Author: Giles Milton
Reviewer: Christopher N. Smith, Attorney at Law & Honorary Consul of the Kingdom of Denmark.
“Operation Postmaster” is a little-known piece of World War II history. This daring raid was conducted by the British Special Operations Executive (SOE) in 1942 in the neutral harbor of Santa Isabel on the island of Fernando Po (now known as Bioko), which was then part of Spanish Guinea.
The raid resulted in the Italian ship Duchessa d’ Aosta and the German vessels Likomba and Burundi being spirited out to international waters where they were “captured” by the Royal Navy, all while German and Italian naval officers were being heavily wined and dined by SOE operatives on shore. While this raid is worthy of a book of its own, it represents just one of the many untold stories of the SOE in Giles Milton’s “Churchill’s Ministry of Ungentlemanly Warfare”.
Milton’s book, however, is far more than a chronicle of some of the SOE’s activities during the war. Indeed, in many ways it offers a window into the entrepreneurial spirit of the day, serving as a model of creativity for modern-day would-be tech entrepreneurs.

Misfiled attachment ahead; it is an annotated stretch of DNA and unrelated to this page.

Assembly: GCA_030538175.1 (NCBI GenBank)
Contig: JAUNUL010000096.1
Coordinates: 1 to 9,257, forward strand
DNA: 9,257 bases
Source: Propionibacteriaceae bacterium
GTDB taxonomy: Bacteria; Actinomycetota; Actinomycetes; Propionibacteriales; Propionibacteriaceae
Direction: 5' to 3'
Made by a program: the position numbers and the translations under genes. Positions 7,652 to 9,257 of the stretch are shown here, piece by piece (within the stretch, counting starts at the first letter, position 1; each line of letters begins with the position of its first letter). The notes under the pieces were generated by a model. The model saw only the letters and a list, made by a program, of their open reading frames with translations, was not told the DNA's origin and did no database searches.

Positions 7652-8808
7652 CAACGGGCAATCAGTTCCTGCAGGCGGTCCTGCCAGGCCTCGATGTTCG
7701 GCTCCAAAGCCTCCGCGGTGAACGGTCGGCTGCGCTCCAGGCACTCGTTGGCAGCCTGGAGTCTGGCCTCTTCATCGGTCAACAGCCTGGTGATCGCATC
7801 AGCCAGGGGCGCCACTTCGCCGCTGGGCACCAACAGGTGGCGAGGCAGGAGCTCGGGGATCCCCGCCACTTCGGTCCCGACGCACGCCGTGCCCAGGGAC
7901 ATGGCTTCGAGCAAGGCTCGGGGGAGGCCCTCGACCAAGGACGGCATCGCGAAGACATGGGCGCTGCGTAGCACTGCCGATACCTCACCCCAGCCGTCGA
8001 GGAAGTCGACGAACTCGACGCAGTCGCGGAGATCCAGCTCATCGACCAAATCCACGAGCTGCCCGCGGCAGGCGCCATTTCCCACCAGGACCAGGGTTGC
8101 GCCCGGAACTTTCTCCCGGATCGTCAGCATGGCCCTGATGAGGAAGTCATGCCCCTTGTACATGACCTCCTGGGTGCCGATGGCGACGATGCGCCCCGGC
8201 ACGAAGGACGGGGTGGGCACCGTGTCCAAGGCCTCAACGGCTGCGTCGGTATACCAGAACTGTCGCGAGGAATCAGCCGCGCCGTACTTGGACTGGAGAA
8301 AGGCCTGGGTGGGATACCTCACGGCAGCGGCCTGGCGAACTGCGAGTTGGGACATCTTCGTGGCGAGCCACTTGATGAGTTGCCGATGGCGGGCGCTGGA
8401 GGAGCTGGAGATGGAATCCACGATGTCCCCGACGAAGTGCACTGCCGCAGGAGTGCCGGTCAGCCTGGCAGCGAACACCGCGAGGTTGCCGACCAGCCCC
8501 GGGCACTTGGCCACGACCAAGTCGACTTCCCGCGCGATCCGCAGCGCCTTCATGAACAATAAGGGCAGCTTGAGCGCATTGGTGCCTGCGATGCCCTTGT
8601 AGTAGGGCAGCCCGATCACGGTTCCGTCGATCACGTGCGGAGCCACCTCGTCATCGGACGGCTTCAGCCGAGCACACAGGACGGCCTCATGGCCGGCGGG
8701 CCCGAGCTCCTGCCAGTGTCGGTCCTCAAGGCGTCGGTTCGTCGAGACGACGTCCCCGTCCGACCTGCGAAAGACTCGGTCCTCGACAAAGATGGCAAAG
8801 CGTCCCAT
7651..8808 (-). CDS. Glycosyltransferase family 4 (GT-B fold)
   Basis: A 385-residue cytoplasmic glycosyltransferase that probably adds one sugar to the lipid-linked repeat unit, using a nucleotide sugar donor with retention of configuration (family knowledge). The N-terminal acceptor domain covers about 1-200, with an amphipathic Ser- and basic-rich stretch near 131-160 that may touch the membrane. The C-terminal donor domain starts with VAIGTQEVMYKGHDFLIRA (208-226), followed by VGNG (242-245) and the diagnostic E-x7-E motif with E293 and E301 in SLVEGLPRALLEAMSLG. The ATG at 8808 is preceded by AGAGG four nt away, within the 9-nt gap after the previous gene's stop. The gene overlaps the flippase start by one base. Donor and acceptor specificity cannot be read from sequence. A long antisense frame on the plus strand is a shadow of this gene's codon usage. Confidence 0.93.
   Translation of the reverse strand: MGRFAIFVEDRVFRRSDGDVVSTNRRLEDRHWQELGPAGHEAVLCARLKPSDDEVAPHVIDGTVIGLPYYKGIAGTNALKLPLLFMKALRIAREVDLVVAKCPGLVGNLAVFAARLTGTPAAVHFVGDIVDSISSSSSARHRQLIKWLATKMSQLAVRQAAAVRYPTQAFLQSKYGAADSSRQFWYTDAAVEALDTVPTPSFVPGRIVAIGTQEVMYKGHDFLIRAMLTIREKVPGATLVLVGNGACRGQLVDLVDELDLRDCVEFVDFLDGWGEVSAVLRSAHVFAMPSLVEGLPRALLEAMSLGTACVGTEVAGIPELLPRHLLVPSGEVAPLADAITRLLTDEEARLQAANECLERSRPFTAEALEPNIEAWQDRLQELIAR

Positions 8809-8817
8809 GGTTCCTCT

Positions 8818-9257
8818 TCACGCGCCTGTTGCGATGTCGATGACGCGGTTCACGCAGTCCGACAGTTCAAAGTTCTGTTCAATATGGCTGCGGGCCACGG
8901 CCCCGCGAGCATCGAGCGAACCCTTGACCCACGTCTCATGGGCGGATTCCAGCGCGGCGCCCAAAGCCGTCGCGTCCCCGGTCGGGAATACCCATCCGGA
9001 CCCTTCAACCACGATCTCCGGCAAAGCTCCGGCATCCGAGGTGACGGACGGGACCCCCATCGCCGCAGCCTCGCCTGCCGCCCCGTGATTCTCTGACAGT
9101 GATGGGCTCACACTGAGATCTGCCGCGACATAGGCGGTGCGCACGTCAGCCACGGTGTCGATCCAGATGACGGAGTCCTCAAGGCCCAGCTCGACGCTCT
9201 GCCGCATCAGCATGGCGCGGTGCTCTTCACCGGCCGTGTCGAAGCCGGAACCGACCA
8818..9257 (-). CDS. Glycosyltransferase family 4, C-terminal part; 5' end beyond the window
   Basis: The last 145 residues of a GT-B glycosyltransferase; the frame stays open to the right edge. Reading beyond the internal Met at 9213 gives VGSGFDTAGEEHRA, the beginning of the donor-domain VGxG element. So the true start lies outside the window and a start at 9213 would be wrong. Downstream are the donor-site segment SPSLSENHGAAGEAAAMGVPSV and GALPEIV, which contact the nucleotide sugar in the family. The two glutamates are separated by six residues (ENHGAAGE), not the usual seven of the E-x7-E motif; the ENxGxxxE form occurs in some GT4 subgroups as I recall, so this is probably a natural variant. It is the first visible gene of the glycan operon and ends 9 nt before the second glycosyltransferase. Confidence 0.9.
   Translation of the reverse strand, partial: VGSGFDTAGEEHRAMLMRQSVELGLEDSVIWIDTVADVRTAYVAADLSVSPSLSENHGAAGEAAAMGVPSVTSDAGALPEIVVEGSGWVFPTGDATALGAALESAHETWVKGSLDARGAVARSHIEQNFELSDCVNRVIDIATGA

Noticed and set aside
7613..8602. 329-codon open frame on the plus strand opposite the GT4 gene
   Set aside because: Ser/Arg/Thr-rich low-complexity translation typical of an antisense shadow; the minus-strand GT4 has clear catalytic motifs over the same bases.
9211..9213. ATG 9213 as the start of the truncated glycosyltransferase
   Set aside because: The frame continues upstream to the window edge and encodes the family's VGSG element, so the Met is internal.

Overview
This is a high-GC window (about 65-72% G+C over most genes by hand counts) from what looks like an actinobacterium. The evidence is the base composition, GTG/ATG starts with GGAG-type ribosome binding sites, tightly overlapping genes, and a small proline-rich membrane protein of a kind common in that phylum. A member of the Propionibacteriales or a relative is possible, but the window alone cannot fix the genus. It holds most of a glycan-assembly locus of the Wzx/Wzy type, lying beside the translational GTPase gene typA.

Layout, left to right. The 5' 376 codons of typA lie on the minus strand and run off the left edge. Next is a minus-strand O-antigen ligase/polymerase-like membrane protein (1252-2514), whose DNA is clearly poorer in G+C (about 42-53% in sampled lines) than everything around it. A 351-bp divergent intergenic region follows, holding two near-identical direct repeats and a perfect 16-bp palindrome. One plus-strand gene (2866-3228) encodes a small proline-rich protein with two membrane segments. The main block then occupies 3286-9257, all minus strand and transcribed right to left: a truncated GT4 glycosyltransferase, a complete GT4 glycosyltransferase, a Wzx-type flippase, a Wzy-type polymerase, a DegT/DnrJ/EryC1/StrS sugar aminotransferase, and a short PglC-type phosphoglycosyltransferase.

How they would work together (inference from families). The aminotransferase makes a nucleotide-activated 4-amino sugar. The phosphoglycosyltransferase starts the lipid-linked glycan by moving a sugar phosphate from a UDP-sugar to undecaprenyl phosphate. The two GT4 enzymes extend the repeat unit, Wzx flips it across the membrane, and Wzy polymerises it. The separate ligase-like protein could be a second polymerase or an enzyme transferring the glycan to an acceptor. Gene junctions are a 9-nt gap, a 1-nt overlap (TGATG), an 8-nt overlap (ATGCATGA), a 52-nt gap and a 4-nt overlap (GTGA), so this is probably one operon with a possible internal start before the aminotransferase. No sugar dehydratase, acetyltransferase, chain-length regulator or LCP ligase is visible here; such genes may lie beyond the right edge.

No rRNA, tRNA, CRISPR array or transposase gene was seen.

The book also introduces the reader to a remarkable cast of characters that never stood under the spotlight during the war: A brilliant engineer known for building recreational vehicles who invented new weapons. The many women who made invaluable contributions to the clandestine war effort. The heroes dropped behind enemy lines to accomplish tasks of sabotage against incredible odds. Even spy novelist Ian Fleming makes an appearance in Milton’s pages for the campaigns of disinformation he helped orchestrate. Diplomacy, espionage, courage and strategic thinking are all woven into the mix.
The work also exposes how, all too often, political backstabbing plagues organizations, providing important lessons even for the modern reader. Some in the British government were more concerned with protecting their turf than doing what was best for the broader effort. It’s a sentiment not uncommon in corporate boardrooms, government offices and academic ivory towers of today.
The book also serves as a stark reminder in modern times of how unorthodox methods and ideas can and should be implemented to defeat the forces determined to destroy those freedoms which we hold so dear. When faced with such challenges, one must be ungentlemanly indeed.
Previous reviews by Chris Smith:
Editor’s note: This review is part of Global Atlanta’s annual project asking influential readers and community leaders to review the most impactful book they read during the course of the year. This endeavor has continued each year since 2011. Purchases through the Amazon affiliate links at top will provide a commission to Global Atlanta. All reviews were written independently with only mild editing from our staff.